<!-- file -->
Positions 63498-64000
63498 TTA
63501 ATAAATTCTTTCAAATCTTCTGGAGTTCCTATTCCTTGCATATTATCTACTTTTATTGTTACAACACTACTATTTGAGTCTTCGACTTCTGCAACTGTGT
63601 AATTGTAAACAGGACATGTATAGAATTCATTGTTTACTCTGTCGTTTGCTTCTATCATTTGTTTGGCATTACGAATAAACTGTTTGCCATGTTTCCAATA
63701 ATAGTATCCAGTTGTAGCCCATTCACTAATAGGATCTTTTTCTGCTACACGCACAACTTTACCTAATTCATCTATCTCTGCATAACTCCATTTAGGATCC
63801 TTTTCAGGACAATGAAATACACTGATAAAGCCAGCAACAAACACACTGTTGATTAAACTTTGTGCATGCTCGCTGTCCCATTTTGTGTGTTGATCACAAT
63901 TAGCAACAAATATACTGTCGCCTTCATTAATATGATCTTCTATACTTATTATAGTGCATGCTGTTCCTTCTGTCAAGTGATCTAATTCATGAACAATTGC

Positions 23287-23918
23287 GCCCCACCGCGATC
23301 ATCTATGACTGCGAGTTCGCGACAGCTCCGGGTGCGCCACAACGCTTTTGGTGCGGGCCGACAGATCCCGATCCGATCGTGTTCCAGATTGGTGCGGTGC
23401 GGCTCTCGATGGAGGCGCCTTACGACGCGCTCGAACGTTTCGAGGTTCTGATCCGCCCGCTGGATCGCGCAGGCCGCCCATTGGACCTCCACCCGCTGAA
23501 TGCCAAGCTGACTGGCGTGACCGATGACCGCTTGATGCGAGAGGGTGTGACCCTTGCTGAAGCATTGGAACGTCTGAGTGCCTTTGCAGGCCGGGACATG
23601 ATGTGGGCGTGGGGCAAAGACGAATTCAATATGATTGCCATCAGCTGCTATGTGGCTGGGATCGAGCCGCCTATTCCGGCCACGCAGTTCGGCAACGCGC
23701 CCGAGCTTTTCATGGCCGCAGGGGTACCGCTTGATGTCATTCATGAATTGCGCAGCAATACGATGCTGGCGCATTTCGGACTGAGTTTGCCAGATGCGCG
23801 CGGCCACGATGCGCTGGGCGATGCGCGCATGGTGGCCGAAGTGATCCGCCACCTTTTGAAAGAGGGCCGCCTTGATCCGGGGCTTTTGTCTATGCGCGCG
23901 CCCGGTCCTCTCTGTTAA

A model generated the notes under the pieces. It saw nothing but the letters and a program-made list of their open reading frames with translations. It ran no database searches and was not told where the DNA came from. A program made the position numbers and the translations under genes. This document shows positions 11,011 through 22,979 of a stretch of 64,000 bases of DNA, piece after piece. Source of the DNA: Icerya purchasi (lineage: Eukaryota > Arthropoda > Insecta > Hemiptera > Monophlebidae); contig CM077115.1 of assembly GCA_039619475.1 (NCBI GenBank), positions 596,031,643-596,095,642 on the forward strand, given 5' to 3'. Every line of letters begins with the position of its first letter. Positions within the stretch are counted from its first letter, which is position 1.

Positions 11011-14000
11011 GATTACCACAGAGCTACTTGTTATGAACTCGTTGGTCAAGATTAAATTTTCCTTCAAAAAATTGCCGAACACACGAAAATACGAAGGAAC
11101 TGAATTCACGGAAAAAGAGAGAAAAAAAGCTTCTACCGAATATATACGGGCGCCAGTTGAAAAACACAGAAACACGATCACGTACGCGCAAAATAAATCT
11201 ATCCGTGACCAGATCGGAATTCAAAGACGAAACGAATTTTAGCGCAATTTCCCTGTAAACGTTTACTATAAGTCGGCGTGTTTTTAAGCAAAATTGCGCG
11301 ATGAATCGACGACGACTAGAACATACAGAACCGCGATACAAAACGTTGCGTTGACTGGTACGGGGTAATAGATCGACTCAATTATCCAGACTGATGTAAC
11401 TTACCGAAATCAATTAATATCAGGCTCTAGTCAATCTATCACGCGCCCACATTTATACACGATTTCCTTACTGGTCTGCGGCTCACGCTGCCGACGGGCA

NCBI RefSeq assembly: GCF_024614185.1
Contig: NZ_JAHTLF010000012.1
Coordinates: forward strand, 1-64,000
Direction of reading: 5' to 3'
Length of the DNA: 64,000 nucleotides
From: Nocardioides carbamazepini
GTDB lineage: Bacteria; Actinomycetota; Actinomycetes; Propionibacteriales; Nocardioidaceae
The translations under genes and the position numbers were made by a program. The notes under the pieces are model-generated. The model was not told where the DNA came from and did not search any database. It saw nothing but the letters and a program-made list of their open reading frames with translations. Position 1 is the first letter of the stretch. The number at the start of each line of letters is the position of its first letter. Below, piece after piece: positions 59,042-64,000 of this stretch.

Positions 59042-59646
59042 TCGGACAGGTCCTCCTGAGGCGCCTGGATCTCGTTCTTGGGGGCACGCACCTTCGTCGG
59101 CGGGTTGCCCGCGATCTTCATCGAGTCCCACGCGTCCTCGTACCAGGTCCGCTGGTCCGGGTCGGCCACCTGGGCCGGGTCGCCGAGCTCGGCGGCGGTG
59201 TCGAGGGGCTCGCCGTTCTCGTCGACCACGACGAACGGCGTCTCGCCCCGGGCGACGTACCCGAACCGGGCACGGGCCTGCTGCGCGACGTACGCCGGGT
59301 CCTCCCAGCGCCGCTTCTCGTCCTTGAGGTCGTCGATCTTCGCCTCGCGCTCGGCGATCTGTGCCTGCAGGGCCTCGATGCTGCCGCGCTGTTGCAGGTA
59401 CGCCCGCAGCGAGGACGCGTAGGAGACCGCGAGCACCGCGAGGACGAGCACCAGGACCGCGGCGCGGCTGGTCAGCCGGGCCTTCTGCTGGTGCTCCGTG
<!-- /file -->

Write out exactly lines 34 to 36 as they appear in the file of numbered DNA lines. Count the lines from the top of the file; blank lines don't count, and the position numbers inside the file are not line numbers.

59101 CGGGTTGCCCGCGATCTTCATCGAGTCCCACGCGTCCTCGTACCAGGTCCGCTGGTCCGGGTCGGCCACCTGGGCCGGGTCGCCGAGCTCGGCGGCGGTG
59201 TCGAGGGGCTCGCCGTTCTCGTCGACCACGACGAACGGCGTCTCGCCCCGGGCGACGTACCCGAACCGGGCACGGGCCTGCTGCGCGACGTACGCCGGGT
59301 CCTCCCAGCGCCGCTTCTCGTCCTTGAGGTCGTCGATCTTCGCCTCGCGCTCGGCGATCTGTGCCTGCAGGGCCTCGATGCTGCCGCGCTGTTGCAGGTA